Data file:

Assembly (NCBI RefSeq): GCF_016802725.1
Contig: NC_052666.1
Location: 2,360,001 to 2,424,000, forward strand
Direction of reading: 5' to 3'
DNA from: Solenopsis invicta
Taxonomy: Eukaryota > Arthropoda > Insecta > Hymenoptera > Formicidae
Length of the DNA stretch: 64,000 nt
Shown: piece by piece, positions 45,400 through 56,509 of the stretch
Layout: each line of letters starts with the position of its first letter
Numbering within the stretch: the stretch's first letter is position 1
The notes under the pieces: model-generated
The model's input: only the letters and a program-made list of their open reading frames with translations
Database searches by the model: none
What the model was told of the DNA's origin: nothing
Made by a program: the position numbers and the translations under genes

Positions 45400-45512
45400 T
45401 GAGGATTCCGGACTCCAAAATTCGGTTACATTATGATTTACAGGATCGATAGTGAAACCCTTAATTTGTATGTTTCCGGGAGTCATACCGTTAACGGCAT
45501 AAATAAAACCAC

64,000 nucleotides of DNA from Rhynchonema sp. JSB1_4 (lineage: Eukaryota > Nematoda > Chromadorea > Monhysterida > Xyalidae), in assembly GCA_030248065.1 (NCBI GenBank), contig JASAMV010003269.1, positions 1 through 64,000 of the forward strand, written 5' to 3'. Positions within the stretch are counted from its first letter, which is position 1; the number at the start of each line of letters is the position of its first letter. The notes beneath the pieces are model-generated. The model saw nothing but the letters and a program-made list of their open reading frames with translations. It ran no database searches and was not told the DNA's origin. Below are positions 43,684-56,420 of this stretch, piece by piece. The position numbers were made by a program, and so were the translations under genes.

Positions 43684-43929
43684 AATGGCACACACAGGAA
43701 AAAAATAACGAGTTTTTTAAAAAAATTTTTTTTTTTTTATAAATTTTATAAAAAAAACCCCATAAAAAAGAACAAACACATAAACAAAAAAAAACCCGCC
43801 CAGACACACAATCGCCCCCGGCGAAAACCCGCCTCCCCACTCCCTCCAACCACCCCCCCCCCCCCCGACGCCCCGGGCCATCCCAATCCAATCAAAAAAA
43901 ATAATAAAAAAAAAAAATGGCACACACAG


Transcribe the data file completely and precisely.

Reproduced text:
Assembly (NCBI RefSeq): GCF_016802725.1
Contig: NC_052666.1
Location: 2,360,001 to 2,424,000, forward strand
Direction of reading: 5' to 3'
DNA from: Solenopsis invicta
Taxonomy: Eukaryota > Arthropoda > Insecta > Hymenoptera > Formicidae
Length of the DNA stretch: 64,000 nt
Shown: piece by piece, positions 45,400 through 56,509 of the stretch
Layout: each line of letters starts with the position of its first letter
Numbering within the stretch: the stretch's first letter is position 1
The notes under the pieces: model-generated
The model's input: only the letters and a program-made list of their open reading frames with translations
Database searches by the model: none
What the model was told of the DNA's origin: nothing
Made by a program: the position numbers and the translations under genes

Positions 45400-45512
45400 T
45401 GAGGATTCCGGACTCCAAAATTCGGTTACATTATGATTTACAGGATCGATAGTGAAACCCTTAATTTGTATGTTTCCGGGAGTCATACCGTTAACGGCAT
45501 AAATAAAACCAC

64,000 nucleotides of DNA from Rhynchonema sp. JSB1_4 (lineage: Eukaryota > Nematoda > Chromadorea > Monhysterida > Xyalidae), in assembly GCA_030248065.1 (NCBI GenBank), contig JASAMV010003269.1, positions 1 through 64,000 of the forward strand, written 5' to 3'. Positions within the stretch are counted from its first letter, which is position 1; the number at the start of each line of letters is the position of its first letter. The notes beneath the pieces are model-generated. The model saw nothing but the letters and a program-made list of their open reading frames with translations. It ran no database searches and was not told the DNA's origin. Below are positions 43,684-56,420 of this stretch, piece by piece. The position numbers were made by a program, and so were the translations under genes.

Positions 43684-43929
43684 AATGGCACACACAGGAA
43701 AAAAATAACGAGTTTTTTAAAAAAATTTTTTTTTTTTTATAAATTTTATAAAAAAAACCCCATAAAAAAGAACAAACACATAAACAAAAAAAAACCCGCC
43801 CAGACACACAATCGCCCCCGGCGAAAACCCGCCTCCCCACTCCCTCCAACCACCCCCCCCCCCCCCGACGCCCCGGGCCATCCCAATCCAATCAAAAAAA
43901 ATAATAAAAAAAAAAAATGGCACACACAG